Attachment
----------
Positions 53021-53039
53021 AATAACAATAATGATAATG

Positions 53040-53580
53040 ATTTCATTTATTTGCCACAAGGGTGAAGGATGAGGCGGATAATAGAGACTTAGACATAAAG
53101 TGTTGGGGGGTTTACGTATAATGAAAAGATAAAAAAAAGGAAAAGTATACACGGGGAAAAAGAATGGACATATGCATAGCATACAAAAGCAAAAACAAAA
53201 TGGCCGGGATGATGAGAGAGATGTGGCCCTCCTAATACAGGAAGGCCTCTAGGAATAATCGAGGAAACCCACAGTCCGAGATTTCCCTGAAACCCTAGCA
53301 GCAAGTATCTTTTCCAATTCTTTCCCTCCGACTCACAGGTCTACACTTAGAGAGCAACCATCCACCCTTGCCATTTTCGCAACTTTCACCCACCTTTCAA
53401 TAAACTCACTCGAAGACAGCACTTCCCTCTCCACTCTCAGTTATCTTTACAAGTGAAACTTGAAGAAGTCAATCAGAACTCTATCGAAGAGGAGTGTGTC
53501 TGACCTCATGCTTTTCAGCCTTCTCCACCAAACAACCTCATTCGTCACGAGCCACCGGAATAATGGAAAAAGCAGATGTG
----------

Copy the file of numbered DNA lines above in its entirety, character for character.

Positions 53021-53039
53021 AATAACAATAATGATAATG

Positions 53040-53580
53040 ATTTCATTTATTTGCCACAAGGGTGAAGGATGAGGCGGATAATAGAGACTTAGACATAAAG
53101 TGTTGGGGGGTTTACGTATAATGAAAAGATAAAAAAAAGGAAAAGTATACACGGGGAAAAAGAATGGACATATGCATAGCATACAAAAGCAAAAACAAAA
53201 TGGCCGGGATGATGAGAGAGATGTGGCCCTCCTAATACAGGAAGGCCTCTAGGAATAATCGAGGAAACCCACAGTCCGAGATTTCCCTGAAACCCTAGCA
53301 GCAAGTATCTTTTCCAATTCTTTCCCTCCGACTCACAGGTCTACACTTAGAGAGCAACCATCCACCCTTGCCATTTTCGCAACTTTCACCCACCTTTCAA
53401 TAAACTCACTCGAAGACAGCACTTCCCTCTCCACTCTCAGTTATCTTTACAAGTGAAACTTGAAGAAGTCAATCAGAACTCTATCGAAGAGGAGTGTGTC
53501 TGACCTCATGCTTTTCAGCCTTCTCCACCAAACAACCTCATTCGTCACGAGCCACCGGAATAATGGAAAAAGCAGATGTG